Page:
Suzanne Fields
Nazi analogies must be carefully chosen, because Nazi evil is, fortunately, rare. But Nazi evil, alas, is not unique. Osama bin Laden and his Taliban terrorists are frequently compared to Hitler and his Nazi thugs. It's an analogy that works. These are irrational and ruthless fanatics who stop at nothing to destroy what they hate. Both the Nazis and the Taliban managed to creep into power before the international radar picked up the danger they posed to human life. Hitler finally killed himself in his bunker beneath Berlin as the Third Reich was pounded into a pile of rubble. Osama bin Laden furrows deep into his cave in the Afghan wilderness as his acolytes are picked off one by one. Yasser Arafat and the Palestinian extremists who support him have escaped similar comparisons with the Nazis because, we're told, Arafat is a weak leader and his strength derives from his weakness. But anyone who follows the ruthless brutality of the Palestinian terrorists, who are certainly "enabled" if not encouraged by Arafat, find the analogy to the Nazis credible. Arafat and his fanatics believe, as Hitler and the Nazis before them, that they are right and eager to kill infinite numbers of civilian innocents to make their point. While decent men and women everywhere are outraged because the targeted victims of the suicide bombers are civilians, the terrorists see them, as the Nazis did, as merely Jews. After every terrorist attack the credulous leap to defend Arafat and the Palestinians as a necessary evil, that if Arafat were disposed of something worse would succeed him. Tell that to the children who were killed celebrating the birthday of their 15-year old friend in a Jerusalem mall last week. These were not children at the wrong place at the wrong time, victims of bombs dropped from the sky in wartime, but targets of men trained by Hamas to wear bombs on their bellies, to explode them amidst men, women and children enjoying ordinary, innocent pleasures. Terrorism against Israelis, incredibly, has in the past provoked blame for (begin ital) both (end ital) parties engaged in the "peace process." Even Israeli doves, in the wake of the Oslo accords, described innocent targets of terrorism as "victims of peace." But not this time. When Ariel Sharon declared war on terrorism, few voices were raised against him. The Bush administration has made clear distinctions as well, describing the terrorist killing of children as "despicable" and "cowardly." The president acted aggressively in freezing the financial assets of the U.S.-based charity called the Holy Land Foundation for Relief and Development, which has funneled millions of dollars to Hamas. The Europeans are as usual less reliable in their reaction. After World War II, the Europeans generally supported the new state of Israel, attempting to work off anti-Semitic guilt that led to the Holocaust. They perceived the Jews as having been lambs led to slaughter through their own passivity. As underdogs adrift in a hostile Middle East, the Israelis were at first seen as deserving of hard-earned compensation for suffering. But short memories, a growing appetite for oil, machinations in the Cold War and Israeli toughness have led many Europeans and their governments to turn against Israel. Will the rest of the world finally come to realize that only one side in the "peace process," so called, takes its frustrations out on women and children? Will the civilized world finally see that the terrorists regard Jews as no more human than the Nazis did? These terrorists grew up, like German children raised in the Third Reich, learning from their textbooks that Jews are "vermin" and "cockroaches." Hamas, fortunately, does not have the technology the Nazis had, nor the ability to drive Jews to an Auschwitz or a Bergen-Belsen. But the anti-Semitism that drives Palestinian hatred is no less real, no less virulent. The admiration for Hitler by the Arab fanatics dates from the 1930s, and is well documented. One of Arafat's personal heroes, the Grand Mufti Haj Amin al-Husseini, visited Auschwitz and reproached the Germans for not being more determined in exterminating the Jews. In 1985, Arafat paid the mufti homage, saying he was "proud no end" to be walking in his footsteps. It shouldn't surprise anyone that such admiration endures, or that Yasser Arafat continues to "limit" his control over the forces of terror in the Middle East.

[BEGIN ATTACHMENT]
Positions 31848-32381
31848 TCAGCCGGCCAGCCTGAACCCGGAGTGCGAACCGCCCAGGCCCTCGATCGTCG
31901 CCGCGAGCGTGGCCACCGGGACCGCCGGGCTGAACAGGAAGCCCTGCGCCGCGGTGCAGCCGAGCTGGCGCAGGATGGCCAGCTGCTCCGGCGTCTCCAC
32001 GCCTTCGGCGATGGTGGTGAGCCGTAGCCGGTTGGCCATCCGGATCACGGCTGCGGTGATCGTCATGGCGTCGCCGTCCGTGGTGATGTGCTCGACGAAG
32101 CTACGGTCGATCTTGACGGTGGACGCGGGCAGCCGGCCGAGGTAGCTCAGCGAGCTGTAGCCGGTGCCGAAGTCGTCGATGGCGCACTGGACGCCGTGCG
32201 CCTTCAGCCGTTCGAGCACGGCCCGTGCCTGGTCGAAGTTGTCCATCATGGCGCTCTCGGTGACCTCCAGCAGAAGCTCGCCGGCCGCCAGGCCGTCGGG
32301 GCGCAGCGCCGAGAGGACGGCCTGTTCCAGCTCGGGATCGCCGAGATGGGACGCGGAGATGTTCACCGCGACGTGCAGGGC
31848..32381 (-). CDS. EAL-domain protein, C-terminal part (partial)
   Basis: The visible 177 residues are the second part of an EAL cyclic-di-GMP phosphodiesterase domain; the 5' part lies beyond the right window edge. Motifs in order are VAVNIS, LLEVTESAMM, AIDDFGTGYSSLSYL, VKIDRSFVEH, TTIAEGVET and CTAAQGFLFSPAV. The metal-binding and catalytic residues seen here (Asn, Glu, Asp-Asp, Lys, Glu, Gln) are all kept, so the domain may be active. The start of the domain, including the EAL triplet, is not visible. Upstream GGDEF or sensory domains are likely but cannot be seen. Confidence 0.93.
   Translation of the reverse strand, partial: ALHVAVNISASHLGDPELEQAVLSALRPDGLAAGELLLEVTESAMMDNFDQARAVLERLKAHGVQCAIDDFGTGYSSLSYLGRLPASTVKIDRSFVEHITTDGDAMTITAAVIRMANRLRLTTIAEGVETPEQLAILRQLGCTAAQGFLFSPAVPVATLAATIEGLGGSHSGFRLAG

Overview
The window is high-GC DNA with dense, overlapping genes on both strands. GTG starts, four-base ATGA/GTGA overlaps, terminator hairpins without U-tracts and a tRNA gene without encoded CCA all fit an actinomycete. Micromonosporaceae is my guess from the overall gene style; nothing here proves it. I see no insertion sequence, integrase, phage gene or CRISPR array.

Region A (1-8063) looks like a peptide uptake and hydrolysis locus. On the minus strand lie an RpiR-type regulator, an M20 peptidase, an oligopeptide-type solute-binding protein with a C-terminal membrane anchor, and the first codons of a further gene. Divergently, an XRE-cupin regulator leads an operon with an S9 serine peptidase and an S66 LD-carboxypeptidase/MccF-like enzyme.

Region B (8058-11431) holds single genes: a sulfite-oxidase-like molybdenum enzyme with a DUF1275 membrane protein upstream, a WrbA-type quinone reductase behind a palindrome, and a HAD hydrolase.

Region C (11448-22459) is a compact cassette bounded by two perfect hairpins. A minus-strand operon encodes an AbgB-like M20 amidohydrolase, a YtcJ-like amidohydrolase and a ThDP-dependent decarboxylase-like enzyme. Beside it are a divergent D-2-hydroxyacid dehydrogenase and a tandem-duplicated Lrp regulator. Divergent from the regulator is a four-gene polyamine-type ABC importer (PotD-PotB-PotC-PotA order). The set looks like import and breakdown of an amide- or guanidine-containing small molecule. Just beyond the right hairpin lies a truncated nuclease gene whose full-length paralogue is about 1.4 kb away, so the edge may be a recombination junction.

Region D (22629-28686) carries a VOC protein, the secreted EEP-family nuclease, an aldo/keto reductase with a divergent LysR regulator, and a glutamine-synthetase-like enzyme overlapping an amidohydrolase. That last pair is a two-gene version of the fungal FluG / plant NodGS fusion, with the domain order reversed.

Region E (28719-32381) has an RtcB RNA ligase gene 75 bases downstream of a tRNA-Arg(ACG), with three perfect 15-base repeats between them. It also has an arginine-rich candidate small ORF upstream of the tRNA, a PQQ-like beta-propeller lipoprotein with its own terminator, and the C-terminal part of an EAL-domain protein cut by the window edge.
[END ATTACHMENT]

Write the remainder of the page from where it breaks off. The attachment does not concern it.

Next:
Suzanne Fields

Suzanne Fields is currently working on a book that will revisit John Milton's 'Paradise Lost.'

Be the first to read Suzanne Fields' column. Sign up today and receive delivered each morning to your inbox.

©Creators Syndicate